9. Particular Solutions of Nonhomogeneous second order equations Undetermined Coefficients


 Edwina Simmons
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1 September 29, Particular Solutions of Nonhomogeneous second order equations Undetermined Coefficients We have seen that in order to find the general solution to the second order differential equation y + p(t)y + q(t)y g(t) (1) where p, q, g are continuous functions in an interval I, it suffices to find two linearly independent solutions to the associated homogeneous equation y + p(t)y + q(t)y 0 (2) and one particular solution to (1). Here we will describe some methods for finding particular solutions. Method 1: Undetermined coefficients This method is useful when the the differential equation has constant coefficients and the function g(t) has a special form: some linear combination of functions of the form t n, e αt, e αt cos(βt), e αt sin(βt). () In each of the above cases, one can assume a particular form for the solution y(t) involving a polynomial U(t) with unknown coefficients. Plugging in y(t) to the equation (1) then gives a system of linear equations for the coefficients of U(t) which can be solved. It is important to know the correct form to be assumed for the solution y(t). We consider the four cases separately. Let P (t) denote a polynomial of degree n in the following. That is, n P (t) a i t i i0 where a n 0. P (t) will be known from g(t). In each of the following cases, U(t) will be an unknown polynomial
2 September 29, n U(t) A i t i i0 of the same degree as P (t), possibly with complex coefficients, and the coefficients A i are to be determined. Case 1: g(t) P (t) Write the characteristic polynomial as z(r) ar 2 + br + c. If z(0) 0, (i.e., c 0) then one assumes n y(t) U(t) A i t i i0 where U(t) is a polynomial of the same degree as P (t). If z(0) 0 and z (0) 0 (i.e, 0 is a root of multiplicity 1 of z(r)), then one assumes y(t) tu(t). If z(0) 0 z (0), but z (0) 0, (i.e., 0 is a root of multiplicty 2 of z(r)), then one assumes y(t) t 2 U(t). Case 2: g(t) e αt P (t) If z(α) 0, then one assumes y(t) U(t)e αt. If z(α) 0, but z (α) 0, then one assumes y(t) tu(t)e αt. If z(α) 0, z (α) 0, but z (α) 0, then one assumes y(t) t 2 U(t)e αt. Case : g(t) P (t)e αt cos(βt) Here we reduce to Case 2 using complex methods. We can write g(t) as the real part of the complex function g c (t) P (t)exp((α + iβ)t)
3 September 29, Example 1. We find a complex solution y c (t) t s U c (t)exp((α + iβ)t) where s is the multiplicity of α + iβ as a root of z(r). We then take the real part of y c (t) to get our particular solution. Case 4: g(t) P (t)e αt sin(βt) This is just like Case except that we replace the words real part by imaginary part. Remark. As an alternative to using complex methods in Cases and 4, one may assume a solution y(t) of the form y(t) t s [U(t)e αt cos(βt) + V (t)e αt sin(βt)] where s is the multiplicity of α + iβ as a root of z(r) and U(t) and V (t) are two real polynomials of the same degree as P (t). Note that in this case one has to use both the unknown polynomials U(t), V (t) even in Case or Case 4. As we will see, the complex method is more efficient because we replace the 2n real linear equations for the unknowns to n complex linear equations. Let us consider some examples. y + 2y y 2t 2. Let us try to find a solution of the form Plugging in, we get y At 2 + Bt + C. 2A + 2(2At + B) (At 2 + Bt + C) 2t 2. The coefficients of t 2, t, 1 have to be equal on both sides, so we get A 2, 4A B 0, 2A + 2B C 0. Solving these equations for A, B, C we get A 2, B 8 9, C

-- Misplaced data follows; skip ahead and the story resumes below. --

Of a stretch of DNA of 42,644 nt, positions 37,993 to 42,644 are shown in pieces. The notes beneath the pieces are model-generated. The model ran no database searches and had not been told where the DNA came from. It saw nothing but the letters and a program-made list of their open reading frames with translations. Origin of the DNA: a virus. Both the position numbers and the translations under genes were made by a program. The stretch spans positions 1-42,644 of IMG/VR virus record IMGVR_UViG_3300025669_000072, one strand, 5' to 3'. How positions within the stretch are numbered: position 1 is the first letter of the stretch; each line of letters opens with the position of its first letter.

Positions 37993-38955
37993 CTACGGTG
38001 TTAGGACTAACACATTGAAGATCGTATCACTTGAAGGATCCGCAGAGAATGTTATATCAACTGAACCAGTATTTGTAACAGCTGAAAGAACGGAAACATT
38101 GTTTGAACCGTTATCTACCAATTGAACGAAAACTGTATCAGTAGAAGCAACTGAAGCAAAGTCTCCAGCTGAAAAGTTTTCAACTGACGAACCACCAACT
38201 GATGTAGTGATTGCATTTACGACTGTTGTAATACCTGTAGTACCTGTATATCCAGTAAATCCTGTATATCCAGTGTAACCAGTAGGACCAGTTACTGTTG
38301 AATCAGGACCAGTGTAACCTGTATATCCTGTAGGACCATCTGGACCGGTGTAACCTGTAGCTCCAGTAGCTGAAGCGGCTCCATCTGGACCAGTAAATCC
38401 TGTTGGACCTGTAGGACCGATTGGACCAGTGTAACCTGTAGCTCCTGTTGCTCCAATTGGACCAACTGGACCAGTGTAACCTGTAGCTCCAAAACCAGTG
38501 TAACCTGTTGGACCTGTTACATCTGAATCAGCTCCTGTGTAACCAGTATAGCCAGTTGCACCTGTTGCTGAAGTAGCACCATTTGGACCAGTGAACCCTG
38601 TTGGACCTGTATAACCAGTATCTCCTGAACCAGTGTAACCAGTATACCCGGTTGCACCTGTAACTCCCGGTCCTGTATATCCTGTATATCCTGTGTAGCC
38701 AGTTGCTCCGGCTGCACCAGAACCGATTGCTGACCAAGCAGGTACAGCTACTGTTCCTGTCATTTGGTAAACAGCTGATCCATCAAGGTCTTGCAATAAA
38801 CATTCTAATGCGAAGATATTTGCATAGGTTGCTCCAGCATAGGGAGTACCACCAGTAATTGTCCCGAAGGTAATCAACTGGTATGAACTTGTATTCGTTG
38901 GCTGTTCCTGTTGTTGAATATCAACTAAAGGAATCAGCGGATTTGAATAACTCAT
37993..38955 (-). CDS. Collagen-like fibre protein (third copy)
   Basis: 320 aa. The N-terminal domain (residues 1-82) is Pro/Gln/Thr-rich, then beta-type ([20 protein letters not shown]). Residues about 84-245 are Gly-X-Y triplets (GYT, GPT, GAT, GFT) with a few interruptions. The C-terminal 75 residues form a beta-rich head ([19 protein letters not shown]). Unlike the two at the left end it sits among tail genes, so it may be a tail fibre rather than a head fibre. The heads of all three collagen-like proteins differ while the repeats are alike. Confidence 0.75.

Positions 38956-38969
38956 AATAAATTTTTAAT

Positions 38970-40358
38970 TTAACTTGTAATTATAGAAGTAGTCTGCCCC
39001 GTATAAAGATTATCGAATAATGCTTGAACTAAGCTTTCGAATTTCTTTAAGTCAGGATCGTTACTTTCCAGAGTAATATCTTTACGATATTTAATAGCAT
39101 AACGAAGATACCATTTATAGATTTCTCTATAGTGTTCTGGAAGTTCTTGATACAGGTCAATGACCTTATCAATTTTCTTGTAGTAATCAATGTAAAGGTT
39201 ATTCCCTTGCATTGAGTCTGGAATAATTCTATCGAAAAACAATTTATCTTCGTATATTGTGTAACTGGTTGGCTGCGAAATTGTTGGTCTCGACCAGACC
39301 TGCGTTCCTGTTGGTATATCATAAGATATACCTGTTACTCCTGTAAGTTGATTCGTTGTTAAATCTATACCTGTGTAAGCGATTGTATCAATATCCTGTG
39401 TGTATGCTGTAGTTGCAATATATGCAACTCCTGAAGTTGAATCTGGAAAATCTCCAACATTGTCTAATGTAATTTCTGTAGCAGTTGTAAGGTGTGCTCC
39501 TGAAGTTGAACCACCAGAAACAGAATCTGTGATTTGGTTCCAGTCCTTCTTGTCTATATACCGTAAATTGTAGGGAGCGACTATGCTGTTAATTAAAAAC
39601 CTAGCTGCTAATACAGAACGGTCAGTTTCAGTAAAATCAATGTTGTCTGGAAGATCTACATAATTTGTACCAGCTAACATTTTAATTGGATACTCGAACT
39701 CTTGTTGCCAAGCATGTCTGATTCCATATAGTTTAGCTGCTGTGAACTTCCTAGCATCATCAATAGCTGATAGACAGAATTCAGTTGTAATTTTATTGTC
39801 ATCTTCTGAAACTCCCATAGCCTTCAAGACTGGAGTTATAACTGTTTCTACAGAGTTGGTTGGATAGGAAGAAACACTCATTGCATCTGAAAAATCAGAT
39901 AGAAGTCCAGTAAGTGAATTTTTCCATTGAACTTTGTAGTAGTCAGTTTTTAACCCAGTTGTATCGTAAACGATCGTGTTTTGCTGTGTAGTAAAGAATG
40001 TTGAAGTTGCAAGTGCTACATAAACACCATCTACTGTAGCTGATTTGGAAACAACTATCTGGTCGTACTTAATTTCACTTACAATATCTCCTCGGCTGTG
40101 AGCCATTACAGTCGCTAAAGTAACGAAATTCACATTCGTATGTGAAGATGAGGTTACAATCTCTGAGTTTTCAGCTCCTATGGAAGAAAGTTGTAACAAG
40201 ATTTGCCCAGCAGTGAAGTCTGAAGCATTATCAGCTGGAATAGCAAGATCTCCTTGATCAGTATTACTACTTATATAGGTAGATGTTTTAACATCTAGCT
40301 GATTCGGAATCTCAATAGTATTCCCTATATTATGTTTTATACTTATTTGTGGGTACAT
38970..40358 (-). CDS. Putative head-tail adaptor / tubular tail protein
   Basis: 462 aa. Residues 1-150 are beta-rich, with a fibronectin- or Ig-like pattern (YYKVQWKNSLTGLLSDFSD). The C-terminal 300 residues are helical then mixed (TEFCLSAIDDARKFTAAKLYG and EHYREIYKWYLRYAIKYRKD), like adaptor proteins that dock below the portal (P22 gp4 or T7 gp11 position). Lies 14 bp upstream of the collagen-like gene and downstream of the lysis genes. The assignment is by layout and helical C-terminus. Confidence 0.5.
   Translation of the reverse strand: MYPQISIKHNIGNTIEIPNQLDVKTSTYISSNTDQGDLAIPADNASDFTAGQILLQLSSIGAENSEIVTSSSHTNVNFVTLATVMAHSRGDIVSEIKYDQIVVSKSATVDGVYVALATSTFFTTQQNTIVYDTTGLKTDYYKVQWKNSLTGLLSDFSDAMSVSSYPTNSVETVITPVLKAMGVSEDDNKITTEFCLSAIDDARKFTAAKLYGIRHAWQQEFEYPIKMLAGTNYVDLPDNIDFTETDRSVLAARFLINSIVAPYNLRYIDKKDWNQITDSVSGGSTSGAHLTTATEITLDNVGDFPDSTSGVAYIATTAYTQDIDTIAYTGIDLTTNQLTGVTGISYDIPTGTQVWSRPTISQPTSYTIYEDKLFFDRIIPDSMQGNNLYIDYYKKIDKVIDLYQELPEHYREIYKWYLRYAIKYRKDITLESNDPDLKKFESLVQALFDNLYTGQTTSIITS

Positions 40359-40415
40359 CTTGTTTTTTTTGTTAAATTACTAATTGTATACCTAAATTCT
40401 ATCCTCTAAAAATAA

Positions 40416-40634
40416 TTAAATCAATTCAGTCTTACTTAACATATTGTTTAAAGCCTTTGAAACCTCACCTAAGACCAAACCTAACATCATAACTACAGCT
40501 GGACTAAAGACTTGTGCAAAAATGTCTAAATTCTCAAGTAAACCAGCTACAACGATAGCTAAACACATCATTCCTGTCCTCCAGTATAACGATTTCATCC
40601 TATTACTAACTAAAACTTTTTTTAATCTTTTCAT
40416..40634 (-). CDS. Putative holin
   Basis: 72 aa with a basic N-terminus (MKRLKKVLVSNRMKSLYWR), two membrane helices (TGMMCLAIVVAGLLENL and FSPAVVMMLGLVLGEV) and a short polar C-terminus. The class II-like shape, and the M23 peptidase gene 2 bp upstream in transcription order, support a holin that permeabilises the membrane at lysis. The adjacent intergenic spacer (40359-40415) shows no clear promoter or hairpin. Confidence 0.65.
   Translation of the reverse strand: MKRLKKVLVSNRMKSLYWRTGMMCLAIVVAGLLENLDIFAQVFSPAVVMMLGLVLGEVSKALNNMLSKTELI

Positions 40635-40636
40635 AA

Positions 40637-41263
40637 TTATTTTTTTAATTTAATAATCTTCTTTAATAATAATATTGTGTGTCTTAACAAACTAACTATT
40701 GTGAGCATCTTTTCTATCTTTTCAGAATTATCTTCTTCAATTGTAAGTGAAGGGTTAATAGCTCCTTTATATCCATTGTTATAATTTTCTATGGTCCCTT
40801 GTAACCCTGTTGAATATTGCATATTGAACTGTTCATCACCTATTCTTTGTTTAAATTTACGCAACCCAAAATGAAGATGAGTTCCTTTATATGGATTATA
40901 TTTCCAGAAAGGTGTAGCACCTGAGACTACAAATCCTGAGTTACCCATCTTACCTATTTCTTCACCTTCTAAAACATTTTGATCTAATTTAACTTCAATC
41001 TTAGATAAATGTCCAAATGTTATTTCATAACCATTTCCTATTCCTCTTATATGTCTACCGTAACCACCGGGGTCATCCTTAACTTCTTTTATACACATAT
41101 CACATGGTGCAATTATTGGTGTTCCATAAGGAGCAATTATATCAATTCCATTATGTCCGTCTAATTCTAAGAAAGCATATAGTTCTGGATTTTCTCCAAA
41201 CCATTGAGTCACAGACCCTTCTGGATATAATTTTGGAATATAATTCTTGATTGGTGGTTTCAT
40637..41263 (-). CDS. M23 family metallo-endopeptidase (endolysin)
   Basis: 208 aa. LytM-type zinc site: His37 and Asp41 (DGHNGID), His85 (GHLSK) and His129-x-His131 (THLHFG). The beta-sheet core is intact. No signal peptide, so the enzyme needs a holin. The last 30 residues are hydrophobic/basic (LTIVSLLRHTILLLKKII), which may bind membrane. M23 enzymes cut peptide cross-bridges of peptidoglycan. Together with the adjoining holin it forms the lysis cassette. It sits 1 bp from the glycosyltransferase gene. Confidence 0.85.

4 September 29, Example 2. y + 2y y 4e t. Here we try y Ae t. We get 9Ae t + 6Ae t Ae t 4e t. 12A 4, A 1/. It is worthwhile to notice something about this example. Consider the general situation in which we have in which y + py + qy Ae bt (4) b is not a root of z(r) r 2 + pr + q. (5) Let us assume a solution y p (t) of the form y p (t) Ce bt. Plugging into the equation (4), we get or (Ce bt ) + p(ce bt ) + qce bt Ae bt (Cb 2 e bt ) + p(cbe bt ) + qce bt Ae bt Ce bt (b 2 + pb + q) Ae bt Ce bt z(b) Ae bt
5 September 29, or C A z(b) Thus, under the assumption (5), we have a simple formula for the particular solution: y p (t) A z(b) ebt Example. y + 2y y 2t 2 + 4e t. (6) Here we use the superposition principle. If we have the equation L(y) g 1 (t) + g 2 (t) (7) and y 1, y 2 are solutions to L(y) g 1, L(y) g 2, respectively, then y 1 + y 2 is a solution to (7). So, we get the particular solution to (6). y(t) 1 et 2 t2 8 9 t Example 4. y + 2y y 4e t. (8) We again try y Ae t. We get 9Ae t 6Ae t Ae t 4e t. This has no solution. The problem is that is a root of the characteristic polynomial r 2 + 2r.